Sunday, November 1, 2015

Black female film directors or Yes,Virginia, Ava Duvernay is not a unicorn

Before the director of Middle of Nowhere and Selma hit the public's retinas, there was Julie Dash, Kasi Lemmons and Darnell Martin. These ladies helmed some excellent films, have withstood the Hollywood trifecta of sexism, racism and cronyism (plus I'm sure they've been told to make stuff "Blacker" or asked, "I know the scene takes place at a child's birthday party but why can't the heroine be naked anyway?") and are still in the business. Probably overlooked time and again for a gig because some bigwig's nephew just graduated film school and is dying to make another buddy flick, with his grade-school friend's script no less, which includes zombies and topless dancers. You get the picture. Sad thing is, it probably is being made while I type this. Anyhoo, I love all the films by these ladies.

Look for their work on Hulu or Netflix.

Kasi Lemmons - Eve's Bayou

Julie Dash - Daughters of the Dust (a movie of such magical cinematography; plus it depicts Gullah life at the turn of the century so beautifully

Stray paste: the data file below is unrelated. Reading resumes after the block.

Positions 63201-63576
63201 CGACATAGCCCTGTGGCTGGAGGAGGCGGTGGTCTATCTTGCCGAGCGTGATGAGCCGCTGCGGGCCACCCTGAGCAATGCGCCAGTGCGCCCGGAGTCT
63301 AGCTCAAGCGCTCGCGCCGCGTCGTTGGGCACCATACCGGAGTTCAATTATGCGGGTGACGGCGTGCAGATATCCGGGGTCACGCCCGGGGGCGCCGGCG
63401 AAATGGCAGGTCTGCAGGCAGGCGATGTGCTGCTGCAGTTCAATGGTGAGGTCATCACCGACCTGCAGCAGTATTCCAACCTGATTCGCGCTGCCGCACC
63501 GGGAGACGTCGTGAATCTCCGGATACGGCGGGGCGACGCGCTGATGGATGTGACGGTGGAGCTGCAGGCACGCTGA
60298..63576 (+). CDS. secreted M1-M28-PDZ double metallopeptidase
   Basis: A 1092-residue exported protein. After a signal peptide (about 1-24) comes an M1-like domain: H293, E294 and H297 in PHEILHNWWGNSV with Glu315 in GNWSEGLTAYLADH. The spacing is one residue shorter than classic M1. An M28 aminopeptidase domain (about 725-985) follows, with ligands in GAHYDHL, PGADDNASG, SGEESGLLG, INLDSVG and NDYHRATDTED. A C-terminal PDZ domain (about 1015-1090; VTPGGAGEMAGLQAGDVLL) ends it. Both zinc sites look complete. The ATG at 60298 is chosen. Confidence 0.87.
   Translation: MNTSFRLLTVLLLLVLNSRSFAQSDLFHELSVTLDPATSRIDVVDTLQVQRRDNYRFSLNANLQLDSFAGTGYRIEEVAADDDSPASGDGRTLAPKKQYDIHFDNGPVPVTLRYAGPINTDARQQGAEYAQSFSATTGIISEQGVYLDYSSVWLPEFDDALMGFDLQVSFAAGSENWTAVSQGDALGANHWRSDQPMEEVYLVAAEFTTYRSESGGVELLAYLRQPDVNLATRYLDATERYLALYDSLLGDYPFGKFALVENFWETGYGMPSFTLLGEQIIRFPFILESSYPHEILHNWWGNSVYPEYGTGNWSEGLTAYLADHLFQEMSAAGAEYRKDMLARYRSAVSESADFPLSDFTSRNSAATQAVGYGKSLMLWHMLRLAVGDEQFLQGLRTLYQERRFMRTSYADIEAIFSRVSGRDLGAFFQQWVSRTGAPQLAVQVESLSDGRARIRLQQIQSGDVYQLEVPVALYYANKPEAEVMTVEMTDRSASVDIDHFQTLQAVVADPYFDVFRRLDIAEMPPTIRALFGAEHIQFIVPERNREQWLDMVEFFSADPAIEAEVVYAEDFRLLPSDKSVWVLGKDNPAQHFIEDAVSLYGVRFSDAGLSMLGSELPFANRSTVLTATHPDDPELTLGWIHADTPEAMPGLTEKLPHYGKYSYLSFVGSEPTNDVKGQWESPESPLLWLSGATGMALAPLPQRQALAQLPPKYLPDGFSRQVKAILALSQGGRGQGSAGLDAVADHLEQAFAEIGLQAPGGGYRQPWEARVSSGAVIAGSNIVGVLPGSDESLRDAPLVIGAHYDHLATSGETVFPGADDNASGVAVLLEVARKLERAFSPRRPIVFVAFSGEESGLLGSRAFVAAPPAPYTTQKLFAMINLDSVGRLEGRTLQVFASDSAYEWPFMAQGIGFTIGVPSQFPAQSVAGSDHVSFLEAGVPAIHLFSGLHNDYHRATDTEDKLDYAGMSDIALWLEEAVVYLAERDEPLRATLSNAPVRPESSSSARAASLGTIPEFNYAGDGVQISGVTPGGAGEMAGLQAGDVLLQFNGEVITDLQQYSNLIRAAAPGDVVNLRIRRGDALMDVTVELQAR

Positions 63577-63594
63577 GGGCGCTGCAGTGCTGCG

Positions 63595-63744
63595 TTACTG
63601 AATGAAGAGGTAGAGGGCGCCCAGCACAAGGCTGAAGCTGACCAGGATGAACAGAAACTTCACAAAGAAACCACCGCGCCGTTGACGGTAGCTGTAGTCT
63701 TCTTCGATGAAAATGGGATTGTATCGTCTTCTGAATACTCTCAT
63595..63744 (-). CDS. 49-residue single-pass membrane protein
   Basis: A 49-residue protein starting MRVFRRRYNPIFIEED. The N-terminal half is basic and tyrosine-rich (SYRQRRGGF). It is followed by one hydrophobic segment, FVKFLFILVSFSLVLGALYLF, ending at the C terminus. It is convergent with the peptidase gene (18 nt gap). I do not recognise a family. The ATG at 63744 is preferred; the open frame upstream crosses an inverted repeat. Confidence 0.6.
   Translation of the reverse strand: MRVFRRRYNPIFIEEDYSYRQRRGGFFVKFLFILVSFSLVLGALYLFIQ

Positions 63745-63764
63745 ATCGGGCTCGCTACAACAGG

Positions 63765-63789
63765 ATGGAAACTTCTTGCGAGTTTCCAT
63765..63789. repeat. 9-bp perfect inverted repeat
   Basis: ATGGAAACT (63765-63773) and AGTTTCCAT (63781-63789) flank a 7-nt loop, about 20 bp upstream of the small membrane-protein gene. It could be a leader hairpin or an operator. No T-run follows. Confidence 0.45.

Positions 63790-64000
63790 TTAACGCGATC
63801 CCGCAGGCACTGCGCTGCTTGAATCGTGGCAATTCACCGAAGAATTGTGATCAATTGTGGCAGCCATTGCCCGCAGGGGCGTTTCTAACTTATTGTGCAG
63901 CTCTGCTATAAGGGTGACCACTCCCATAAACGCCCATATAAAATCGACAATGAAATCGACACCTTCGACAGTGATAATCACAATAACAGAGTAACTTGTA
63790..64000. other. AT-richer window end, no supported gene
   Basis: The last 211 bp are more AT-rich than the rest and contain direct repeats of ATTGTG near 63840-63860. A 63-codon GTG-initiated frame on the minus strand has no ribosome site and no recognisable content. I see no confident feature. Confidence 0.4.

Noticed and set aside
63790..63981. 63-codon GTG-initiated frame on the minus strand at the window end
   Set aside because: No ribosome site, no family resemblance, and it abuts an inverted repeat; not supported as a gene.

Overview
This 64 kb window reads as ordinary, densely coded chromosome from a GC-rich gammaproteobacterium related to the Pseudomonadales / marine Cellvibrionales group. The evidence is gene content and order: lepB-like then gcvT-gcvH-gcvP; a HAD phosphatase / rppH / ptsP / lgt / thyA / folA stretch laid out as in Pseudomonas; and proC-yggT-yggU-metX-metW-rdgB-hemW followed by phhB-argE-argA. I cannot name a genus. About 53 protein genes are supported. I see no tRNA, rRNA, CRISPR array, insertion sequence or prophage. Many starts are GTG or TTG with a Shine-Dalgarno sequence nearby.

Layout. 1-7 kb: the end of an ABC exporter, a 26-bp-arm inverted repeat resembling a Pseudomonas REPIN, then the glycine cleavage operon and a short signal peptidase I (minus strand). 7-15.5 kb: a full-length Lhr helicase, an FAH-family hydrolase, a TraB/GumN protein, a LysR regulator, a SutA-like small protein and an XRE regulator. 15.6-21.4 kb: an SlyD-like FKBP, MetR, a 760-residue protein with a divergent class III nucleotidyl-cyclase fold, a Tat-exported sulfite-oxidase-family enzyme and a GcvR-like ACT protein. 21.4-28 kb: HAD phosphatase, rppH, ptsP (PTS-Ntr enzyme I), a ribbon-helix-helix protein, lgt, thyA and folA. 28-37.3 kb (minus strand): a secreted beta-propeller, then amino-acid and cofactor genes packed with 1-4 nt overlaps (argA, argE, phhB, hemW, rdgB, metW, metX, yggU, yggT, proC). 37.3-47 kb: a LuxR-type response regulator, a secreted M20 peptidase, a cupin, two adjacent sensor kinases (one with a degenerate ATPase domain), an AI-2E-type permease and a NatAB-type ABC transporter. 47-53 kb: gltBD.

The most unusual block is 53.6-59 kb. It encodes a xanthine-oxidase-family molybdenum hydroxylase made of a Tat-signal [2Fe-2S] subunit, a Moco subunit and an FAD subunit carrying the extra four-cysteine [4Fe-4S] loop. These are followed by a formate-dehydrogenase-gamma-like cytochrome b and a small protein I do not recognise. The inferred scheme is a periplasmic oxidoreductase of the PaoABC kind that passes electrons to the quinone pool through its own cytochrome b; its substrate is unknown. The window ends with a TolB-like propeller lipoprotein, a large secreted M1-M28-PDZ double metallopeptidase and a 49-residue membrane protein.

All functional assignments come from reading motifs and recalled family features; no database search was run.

Darnell Martin - I Like It Like That

Kasi Lemmons (also as an actress she played Clarice Starling's BFF in "Silence of the Lambs)

Julie Dash

Darnell Martin

Ava Duvernay


  1. I had a book about the filming of Daughters of the Dust (now with my mother's collection). Gorgeous visuals and wonderful, sensual atmosphere.

    1. It is such a dreamily filmed story. My father's family is Gullah and from those Sea Islands off the coast of the Carolinas. I believe they farmed rice and made indigo. Back breaking work. Anyhoo, they left and settled in Raleigh. But he never forgot how beautiful his birthplace was. The character of Rozina in "Kindred" is an homage to my grandmother on that side